By most indications, the Occupy Wall Street (OWS) movement has fizzled. What began on September 17, 2011, in Zuccotti Park basically has lost most of its momentum and the encampments are a thing of the past. From my perspective, it's a darn shame because OWS had a much better chance of bringing about progressive change than voting this November for Tweedledee or Tweedledum!
While I'm certain that police brutality and the exercise in real democracy (where everyone got to have their say) played roles in the rather quick demise of OWS, I think the biggest factor is something that is routine and run-of-the-mill. In fact, it is so pervasive that I think many of the organizers of OWS simply forgot to factor in this most important variable: the weather.
OWS commenced only 3 days before Summer was set to turn to Autumn. Fall, like Spring, is a season of transition. It is the time in northern parts of the US when the daily high temperatures start to fall off week by week. In many of these locales, rain, sleet, snow and wind begin to make appearances. As October turns toward November and beyond, the overall climate is not that hospitable for organized outdoor activities.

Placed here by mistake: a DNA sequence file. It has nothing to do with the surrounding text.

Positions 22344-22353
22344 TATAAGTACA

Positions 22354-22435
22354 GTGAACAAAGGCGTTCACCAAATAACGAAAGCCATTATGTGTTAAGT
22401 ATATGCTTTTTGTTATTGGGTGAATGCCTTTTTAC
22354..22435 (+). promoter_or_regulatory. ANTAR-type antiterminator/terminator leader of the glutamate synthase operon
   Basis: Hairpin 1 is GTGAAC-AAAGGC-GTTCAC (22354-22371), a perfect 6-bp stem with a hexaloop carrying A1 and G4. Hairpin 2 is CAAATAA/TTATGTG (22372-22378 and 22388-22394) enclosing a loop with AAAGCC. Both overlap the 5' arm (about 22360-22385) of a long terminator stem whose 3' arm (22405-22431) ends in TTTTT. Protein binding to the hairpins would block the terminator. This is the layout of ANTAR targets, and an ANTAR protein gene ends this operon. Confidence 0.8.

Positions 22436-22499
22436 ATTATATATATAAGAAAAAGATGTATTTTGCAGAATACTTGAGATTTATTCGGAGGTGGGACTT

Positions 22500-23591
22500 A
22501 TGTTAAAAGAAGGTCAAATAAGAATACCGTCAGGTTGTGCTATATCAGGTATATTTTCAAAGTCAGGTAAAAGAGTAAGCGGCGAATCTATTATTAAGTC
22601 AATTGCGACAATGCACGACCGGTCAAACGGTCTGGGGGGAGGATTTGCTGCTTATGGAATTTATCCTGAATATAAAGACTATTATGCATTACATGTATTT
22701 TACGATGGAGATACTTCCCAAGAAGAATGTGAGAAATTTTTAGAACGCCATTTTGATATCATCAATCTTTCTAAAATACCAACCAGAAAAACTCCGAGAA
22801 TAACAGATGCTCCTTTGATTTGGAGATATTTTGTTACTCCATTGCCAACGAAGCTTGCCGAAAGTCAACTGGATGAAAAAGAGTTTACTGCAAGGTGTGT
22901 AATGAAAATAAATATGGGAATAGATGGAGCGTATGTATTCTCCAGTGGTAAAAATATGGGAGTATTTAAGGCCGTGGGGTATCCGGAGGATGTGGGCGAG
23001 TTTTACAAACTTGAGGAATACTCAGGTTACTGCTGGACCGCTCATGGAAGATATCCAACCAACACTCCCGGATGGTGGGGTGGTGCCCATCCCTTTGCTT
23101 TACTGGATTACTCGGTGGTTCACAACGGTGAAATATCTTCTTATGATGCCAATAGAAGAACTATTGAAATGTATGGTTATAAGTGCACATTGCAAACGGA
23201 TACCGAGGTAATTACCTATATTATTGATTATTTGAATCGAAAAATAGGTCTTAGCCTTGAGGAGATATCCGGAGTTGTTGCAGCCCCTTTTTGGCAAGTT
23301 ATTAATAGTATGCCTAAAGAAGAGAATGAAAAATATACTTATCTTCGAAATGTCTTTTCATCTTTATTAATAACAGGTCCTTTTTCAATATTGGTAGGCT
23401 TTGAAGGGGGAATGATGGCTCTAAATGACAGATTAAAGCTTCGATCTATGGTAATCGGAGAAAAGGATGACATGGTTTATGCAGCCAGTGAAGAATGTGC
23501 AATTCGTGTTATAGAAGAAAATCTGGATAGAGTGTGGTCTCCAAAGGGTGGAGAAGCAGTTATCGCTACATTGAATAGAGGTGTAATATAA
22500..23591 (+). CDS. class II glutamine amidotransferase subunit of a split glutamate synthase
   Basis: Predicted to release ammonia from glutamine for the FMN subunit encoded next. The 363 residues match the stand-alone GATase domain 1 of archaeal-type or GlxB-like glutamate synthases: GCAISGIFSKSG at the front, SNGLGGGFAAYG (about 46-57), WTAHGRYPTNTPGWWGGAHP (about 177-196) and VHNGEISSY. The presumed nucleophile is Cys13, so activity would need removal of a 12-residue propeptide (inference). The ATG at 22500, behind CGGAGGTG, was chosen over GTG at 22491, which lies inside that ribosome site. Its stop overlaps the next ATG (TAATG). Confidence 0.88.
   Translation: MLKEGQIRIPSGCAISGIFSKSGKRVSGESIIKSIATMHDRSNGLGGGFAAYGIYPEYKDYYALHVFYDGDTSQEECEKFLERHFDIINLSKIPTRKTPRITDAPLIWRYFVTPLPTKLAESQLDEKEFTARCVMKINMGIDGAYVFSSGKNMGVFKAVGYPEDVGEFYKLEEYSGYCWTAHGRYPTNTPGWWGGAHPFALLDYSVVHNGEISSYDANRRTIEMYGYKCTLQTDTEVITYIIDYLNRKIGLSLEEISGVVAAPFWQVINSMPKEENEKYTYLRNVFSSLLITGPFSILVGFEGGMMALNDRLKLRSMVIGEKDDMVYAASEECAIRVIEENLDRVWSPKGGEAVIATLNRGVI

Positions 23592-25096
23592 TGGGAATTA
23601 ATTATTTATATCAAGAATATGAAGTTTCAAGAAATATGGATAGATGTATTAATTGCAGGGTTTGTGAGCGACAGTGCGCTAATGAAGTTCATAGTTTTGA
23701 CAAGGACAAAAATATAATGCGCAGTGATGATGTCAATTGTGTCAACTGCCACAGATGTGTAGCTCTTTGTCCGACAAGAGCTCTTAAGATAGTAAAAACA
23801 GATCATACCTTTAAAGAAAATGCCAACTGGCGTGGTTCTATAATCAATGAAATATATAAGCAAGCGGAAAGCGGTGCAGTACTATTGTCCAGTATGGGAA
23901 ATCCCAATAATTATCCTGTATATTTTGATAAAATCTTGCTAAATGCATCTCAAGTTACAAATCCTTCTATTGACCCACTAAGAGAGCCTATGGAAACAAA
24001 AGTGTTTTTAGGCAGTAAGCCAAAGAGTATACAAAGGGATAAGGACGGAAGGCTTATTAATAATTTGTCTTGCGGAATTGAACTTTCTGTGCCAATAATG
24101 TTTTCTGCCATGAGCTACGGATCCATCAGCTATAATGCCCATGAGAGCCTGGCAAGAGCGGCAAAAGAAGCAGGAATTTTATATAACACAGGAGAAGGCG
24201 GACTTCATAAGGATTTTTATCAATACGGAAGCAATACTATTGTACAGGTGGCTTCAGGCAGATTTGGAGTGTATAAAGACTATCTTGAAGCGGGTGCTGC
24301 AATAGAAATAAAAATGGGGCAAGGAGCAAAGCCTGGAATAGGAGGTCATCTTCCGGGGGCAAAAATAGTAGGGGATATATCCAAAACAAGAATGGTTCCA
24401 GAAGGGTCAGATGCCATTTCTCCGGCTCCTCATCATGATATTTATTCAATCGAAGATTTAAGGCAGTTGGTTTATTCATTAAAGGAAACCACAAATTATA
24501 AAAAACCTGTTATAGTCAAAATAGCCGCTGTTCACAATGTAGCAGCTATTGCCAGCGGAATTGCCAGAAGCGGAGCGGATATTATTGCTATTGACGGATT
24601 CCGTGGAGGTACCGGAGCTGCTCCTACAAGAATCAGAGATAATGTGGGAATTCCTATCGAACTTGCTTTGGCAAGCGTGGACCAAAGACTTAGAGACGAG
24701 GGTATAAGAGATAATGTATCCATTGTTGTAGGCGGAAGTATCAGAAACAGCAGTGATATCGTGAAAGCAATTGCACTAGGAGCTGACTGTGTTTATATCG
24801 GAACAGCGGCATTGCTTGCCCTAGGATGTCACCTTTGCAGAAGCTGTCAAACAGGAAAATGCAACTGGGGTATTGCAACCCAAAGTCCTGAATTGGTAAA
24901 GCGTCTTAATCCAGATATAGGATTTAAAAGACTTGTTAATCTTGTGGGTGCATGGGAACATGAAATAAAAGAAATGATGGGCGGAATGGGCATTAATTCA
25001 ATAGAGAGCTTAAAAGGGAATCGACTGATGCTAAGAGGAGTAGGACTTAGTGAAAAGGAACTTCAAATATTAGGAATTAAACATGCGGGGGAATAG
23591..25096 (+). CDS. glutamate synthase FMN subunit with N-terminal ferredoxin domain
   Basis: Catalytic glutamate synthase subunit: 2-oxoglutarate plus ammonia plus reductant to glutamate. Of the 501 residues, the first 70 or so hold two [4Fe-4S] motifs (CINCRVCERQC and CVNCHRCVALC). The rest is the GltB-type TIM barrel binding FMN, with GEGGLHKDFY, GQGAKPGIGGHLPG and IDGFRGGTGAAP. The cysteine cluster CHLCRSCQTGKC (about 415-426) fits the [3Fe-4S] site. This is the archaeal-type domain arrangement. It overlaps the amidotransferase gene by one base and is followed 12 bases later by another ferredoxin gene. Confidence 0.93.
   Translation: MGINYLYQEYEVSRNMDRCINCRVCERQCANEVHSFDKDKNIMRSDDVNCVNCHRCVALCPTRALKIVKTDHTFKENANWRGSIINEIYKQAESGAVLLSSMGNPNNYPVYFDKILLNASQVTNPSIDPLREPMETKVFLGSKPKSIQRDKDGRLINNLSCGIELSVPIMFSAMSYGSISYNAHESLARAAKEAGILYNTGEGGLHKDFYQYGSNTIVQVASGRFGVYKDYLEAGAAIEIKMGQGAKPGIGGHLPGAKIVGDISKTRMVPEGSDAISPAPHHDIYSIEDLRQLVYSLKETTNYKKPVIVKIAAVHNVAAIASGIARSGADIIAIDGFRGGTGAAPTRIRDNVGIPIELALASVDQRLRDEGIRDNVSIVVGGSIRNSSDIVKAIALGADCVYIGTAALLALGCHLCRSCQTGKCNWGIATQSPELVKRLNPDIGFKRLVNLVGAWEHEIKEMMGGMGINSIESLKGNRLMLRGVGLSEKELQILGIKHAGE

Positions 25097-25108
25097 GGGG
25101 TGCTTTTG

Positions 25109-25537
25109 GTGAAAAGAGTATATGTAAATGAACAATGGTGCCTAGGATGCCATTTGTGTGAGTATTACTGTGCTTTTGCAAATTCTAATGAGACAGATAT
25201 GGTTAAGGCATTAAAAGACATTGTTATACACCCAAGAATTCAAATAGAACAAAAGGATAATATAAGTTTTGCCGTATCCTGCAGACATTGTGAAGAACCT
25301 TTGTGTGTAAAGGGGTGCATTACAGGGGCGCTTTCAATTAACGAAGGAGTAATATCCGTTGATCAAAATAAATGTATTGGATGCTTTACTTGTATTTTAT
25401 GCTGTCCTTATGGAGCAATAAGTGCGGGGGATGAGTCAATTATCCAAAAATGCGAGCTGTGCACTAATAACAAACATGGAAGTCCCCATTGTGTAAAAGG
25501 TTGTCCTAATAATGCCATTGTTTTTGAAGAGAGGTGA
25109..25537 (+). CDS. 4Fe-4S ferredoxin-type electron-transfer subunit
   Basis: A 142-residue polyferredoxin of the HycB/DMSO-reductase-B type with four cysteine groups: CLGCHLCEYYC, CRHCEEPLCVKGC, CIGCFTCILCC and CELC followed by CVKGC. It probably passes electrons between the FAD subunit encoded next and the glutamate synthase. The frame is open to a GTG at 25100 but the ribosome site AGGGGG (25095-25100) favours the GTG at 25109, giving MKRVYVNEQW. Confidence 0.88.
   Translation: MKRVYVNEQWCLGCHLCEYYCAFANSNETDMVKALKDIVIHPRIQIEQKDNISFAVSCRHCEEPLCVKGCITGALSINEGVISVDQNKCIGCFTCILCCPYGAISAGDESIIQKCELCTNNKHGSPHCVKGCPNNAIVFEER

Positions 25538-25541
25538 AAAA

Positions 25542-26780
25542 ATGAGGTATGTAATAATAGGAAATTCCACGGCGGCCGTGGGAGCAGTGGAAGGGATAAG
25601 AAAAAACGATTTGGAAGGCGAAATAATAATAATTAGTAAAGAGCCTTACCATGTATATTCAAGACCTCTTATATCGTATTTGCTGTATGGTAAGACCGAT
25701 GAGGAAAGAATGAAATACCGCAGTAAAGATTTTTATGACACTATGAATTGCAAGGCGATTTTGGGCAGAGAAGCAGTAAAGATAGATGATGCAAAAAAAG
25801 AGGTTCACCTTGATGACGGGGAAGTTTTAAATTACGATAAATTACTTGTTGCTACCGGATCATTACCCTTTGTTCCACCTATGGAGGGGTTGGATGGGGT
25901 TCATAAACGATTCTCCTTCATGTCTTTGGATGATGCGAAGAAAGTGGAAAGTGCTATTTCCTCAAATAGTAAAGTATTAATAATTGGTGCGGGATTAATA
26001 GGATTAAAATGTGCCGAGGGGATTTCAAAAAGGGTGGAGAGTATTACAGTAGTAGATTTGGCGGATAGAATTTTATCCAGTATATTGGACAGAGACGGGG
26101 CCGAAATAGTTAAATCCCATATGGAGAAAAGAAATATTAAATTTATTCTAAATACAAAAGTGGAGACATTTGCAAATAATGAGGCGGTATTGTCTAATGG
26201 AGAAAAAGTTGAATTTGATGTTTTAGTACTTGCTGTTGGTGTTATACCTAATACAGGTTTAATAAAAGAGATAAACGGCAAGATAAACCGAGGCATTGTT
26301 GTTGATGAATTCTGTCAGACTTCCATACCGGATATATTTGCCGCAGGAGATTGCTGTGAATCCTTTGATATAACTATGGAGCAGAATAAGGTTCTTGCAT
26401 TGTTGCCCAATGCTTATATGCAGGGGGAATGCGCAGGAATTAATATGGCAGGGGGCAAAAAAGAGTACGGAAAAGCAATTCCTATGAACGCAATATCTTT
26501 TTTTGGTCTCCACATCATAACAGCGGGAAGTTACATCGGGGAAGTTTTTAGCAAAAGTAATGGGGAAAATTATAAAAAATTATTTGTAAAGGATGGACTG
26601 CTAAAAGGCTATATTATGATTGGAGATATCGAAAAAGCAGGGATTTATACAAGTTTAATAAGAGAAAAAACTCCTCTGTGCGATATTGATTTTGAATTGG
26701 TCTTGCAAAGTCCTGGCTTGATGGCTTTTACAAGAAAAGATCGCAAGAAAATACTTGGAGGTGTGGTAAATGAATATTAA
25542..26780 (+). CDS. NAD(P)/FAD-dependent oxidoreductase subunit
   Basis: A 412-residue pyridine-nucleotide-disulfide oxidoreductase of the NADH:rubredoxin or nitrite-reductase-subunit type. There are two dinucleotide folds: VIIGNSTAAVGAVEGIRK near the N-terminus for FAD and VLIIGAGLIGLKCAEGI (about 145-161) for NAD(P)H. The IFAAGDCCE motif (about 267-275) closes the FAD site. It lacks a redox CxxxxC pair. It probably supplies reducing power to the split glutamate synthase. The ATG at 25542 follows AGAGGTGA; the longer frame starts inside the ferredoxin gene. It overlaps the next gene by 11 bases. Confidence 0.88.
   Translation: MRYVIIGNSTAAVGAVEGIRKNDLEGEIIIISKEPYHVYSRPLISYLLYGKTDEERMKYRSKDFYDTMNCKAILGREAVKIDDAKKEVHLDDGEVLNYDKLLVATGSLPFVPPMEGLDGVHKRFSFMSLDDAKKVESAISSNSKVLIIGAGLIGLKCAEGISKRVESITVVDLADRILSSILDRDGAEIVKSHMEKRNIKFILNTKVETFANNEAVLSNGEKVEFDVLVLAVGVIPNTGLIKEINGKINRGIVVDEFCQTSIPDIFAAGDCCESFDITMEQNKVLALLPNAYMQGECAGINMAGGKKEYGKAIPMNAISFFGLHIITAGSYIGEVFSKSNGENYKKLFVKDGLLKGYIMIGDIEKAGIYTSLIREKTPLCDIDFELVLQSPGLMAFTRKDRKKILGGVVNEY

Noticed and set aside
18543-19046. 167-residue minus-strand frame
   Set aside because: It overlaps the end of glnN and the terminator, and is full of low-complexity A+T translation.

In September and October, the activities in New York City and other northern locales were vibrant. Tens of thousands of people joined in the many marches and protests. Hundreds gathered at the nightly encampments. By November, however, the momentum began to ebb at about the same time as the weather became more challenging. By December, OWS was a mere remnant of its former self.
In many ways, OWS organizers boxed in the movement from the very outset. Knowing that winter was soon approaching, they invariably limited the amount of momentum which could have been built and sustained.
Imagine if these folks had factored in the climate. Instead of beginning as summer waned, what if they had kicked off their movement in mid March or April? This would have meant that September 17 would have represented the 6 month anniversary instead of the beginning. Six or seven months of mounting momentum might have been enough to sustain the movement through the winter.
Alas, we will never know if this might have made a substantive difference or not.